For a very affordable price, you get 4 pounds of weather-resistant mouse poison nuggets that also work on rats and meadow voles. The poison’s fish flavoring attracts pests and ensures that once a mouse takes a bite, they swallow. This formula uses diphacinone, an anticoagulant that causes internal bleeding and eventual death just four to five days after a mouse has consumed a lethal amount of poison.
Place the poison inside or outside your home, in a wet, damp, or dry location. As long as the poison isn’t swept away by a rushing current of water or buried under snow, it will remain potent through wind, rain, and sun. Make certain your pets are kept away from this poison; if you have cats or other predatory pets, try to keep them from hunting and eating potentially affected mice.
This bulk package from MOTOMCO offers plenty of pellets for individual placement or bait station refills during an infestation—22 individually sealed 3-ounce packages of pellets, to be exact. Individual wrapping lets you use the poison as you need it without exposing the remaining mouse poison, so that it retains its potency and flavor and protection from nosy household members.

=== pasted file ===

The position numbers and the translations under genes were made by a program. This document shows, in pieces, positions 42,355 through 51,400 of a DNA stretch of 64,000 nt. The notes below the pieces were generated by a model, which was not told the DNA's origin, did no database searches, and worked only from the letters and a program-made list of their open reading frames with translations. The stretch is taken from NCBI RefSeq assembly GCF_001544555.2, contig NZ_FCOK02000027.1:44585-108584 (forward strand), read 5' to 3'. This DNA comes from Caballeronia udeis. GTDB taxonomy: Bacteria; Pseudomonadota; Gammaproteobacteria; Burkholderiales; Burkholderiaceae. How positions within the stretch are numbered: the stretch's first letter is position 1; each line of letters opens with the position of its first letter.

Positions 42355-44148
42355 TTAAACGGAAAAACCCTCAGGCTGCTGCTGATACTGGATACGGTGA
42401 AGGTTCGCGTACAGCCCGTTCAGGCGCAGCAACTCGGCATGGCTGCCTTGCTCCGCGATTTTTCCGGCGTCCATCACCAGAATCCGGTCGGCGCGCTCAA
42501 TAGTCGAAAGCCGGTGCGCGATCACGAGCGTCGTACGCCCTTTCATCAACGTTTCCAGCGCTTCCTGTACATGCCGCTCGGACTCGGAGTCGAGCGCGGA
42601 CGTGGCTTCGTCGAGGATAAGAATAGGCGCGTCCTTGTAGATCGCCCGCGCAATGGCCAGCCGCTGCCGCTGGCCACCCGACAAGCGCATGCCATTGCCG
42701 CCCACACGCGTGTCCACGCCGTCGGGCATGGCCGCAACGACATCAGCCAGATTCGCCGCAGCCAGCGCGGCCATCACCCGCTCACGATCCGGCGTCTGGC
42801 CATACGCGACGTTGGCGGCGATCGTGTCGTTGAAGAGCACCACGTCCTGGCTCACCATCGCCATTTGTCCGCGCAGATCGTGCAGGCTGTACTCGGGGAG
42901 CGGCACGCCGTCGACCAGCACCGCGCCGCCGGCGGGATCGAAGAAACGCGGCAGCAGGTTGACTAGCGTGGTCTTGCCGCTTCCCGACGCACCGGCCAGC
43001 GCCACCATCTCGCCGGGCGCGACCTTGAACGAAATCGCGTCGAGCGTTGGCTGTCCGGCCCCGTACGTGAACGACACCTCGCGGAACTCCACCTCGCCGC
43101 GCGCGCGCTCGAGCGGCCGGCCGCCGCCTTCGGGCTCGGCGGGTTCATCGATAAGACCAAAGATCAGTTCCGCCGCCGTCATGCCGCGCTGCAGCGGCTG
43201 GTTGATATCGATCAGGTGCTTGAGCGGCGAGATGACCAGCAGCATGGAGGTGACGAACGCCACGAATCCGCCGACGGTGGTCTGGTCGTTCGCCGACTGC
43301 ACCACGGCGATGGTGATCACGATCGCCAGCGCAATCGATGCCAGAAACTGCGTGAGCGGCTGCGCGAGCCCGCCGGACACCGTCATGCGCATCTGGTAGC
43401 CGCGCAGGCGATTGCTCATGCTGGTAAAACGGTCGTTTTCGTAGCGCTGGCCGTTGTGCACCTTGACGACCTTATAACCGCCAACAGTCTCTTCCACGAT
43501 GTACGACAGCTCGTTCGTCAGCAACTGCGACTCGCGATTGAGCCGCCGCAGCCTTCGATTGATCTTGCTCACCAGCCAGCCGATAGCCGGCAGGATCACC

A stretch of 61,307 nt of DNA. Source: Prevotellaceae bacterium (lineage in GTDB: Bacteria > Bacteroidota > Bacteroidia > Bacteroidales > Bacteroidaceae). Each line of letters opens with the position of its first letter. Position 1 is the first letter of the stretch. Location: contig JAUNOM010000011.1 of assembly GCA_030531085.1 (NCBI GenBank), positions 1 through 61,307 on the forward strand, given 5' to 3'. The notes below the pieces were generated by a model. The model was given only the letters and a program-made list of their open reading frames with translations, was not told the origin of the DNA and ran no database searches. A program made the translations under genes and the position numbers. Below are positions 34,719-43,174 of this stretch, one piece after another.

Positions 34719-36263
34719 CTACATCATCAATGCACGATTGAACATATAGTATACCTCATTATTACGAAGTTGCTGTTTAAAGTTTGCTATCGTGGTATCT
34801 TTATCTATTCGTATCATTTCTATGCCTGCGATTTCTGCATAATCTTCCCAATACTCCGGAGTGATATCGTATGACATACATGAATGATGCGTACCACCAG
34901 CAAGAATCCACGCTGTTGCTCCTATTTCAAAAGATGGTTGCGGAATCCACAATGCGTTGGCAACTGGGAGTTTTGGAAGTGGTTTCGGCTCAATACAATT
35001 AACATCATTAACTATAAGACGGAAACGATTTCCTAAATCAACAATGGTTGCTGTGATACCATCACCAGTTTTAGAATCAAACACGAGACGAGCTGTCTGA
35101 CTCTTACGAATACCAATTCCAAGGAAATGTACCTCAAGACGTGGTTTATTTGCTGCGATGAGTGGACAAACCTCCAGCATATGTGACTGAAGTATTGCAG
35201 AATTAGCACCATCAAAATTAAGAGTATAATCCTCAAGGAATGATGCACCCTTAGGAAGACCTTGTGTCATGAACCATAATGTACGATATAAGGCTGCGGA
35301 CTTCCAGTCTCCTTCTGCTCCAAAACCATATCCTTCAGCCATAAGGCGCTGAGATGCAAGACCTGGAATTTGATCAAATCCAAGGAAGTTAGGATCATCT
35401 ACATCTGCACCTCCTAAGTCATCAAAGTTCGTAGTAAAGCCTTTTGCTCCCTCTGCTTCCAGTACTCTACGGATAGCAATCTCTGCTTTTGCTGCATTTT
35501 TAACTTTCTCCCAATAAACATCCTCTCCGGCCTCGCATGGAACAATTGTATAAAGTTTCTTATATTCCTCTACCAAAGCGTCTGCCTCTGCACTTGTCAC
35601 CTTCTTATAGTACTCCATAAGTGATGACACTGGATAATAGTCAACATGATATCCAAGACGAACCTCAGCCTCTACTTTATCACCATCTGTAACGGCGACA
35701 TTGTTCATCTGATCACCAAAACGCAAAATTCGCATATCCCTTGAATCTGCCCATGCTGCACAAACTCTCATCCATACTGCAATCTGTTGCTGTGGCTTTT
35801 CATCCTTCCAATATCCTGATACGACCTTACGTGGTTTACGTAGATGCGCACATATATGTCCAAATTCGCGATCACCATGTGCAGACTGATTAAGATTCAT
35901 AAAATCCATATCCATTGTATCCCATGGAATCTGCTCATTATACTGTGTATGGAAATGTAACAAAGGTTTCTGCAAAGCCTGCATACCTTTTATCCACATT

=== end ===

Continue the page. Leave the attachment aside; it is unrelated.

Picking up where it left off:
The mouse poison is designed with food-grade ingredients and flavor enhancers so that mice won’t want to drop the poison once they taste it. The active ingredient diphacinone is an anticoagulant that causes internal bleeding and death within four to six days of ingestion. This poison can also be absorbed through the skin, so be sure to wear proper protection when setting the bait.
The 9-pound bucket of JT Eaton Bait Block Rodenticide comes with 144 bait chunks or blocks of mouse poison that are brightly colored to help prevent children and other adults from mistaking them as food. The chunks have holes through their centers that can be used to mount them on the ceiling or in the rafters.
A peanut butter flavoring attracts mice to eat and come back for extra helpings, which is important for this multiple-feeding mouse poison. A portion of the block must be eaten every day for several days for it to take effect, which helps keep predator pets, like cats, relatively safe from secondary poisoning. The active ingredient is an anticoagulant called diphacinone, which kills rats and mice in just four to six days.